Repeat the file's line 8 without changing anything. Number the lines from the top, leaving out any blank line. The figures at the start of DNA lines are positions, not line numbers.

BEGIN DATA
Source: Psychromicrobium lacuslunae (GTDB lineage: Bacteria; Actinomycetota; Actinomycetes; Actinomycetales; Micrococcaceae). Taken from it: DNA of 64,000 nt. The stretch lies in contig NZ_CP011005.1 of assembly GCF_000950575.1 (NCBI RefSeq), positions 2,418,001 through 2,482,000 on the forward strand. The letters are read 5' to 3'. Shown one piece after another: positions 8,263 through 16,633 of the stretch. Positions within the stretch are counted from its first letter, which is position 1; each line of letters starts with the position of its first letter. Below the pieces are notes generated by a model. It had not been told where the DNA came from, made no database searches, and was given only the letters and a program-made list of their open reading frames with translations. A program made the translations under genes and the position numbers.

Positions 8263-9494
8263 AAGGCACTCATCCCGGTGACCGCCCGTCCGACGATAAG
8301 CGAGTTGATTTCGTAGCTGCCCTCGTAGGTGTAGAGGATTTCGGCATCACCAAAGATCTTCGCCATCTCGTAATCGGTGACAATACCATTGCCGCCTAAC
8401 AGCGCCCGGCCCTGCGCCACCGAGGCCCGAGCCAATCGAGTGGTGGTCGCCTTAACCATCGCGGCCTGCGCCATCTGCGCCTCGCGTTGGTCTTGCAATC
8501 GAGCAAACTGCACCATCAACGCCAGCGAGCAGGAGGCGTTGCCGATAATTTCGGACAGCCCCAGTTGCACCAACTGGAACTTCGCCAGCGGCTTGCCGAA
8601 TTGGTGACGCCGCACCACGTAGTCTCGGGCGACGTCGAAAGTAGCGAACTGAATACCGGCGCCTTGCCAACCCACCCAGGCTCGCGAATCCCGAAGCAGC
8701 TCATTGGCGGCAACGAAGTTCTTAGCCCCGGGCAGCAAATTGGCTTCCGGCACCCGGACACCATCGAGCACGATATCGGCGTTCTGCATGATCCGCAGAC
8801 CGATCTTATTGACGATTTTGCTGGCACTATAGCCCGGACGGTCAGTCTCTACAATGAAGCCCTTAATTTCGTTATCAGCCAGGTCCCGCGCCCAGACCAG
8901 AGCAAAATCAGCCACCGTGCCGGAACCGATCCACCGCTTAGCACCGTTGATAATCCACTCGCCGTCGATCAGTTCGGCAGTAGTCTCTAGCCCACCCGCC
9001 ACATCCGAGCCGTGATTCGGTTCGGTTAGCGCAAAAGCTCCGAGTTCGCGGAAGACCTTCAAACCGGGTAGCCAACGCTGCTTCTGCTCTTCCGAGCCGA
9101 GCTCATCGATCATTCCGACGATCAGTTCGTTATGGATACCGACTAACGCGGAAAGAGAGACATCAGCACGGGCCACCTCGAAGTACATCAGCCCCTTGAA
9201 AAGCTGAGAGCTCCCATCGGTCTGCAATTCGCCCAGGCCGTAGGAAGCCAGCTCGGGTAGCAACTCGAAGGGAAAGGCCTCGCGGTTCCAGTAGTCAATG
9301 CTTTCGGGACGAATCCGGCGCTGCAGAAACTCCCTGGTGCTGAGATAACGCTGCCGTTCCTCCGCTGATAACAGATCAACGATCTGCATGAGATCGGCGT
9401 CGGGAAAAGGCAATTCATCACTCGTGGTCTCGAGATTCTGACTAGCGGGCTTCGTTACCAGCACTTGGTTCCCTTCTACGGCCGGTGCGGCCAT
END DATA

8701 TCATTGGCGGCAACGAAGTTCTTAGCCCCGGGCAGCAAATTGGCTTCCGGCACCCGGACACCATCGAGCACGATATCGGCGTTCTGCATGATCCGCAGAC